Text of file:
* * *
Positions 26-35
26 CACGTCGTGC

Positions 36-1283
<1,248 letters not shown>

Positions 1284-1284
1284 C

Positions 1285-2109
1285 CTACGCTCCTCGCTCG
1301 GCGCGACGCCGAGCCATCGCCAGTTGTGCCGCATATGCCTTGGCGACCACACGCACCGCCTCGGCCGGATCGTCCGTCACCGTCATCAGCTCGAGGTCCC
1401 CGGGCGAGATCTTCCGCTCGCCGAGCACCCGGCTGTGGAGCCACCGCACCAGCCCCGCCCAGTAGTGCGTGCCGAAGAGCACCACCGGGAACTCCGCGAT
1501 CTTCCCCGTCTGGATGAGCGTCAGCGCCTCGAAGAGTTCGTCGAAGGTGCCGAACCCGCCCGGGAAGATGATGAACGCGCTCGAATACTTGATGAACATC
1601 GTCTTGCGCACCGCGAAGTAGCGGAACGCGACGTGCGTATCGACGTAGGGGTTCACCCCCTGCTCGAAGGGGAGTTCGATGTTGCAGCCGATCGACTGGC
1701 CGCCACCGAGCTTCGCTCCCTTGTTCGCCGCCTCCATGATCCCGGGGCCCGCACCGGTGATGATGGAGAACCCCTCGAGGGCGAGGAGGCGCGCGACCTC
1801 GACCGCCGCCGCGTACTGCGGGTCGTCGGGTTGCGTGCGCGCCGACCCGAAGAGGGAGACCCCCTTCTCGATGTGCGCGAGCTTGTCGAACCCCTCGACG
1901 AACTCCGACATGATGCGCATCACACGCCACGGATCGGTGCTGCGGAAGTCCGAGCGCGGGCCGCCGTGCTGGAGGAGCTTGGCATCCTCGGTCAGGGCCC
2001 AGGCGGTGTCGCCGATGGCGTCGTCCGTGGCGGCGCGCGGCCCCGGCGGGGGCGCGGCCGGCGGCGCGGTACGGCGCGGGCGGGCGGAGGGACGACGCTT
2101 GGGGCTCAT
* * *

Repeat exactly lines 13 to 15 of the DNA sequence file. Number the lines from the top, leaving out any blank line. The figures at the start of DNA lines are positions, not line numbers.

1701 CGCCACCGAGCTTCGCTCCCTTGTTCGCCGCCTCCATGATCCCGGGGCCCGCACCGGTGATGATGGAGAACCCCTCGAGGGCGAGGAGGCGCGCGACCTC
1801 GACCGCCGCCGCGTACTGCGGGTCGTCGGGTTGCGTGCGCGCCGACCCGAAGAGGGAGACCCCCTTCTCGATGTGCGCGAGCTTGTCGAACCCCTCGACG
1901 AACTCCGACATGATGCGCATCACACGCCACGGATCGGTGCTGCGGAAGTCCGAGCGCGGGCCGCCGTGCTGGAGGAGCTTGGCATCCTCGGTCAGGGCCC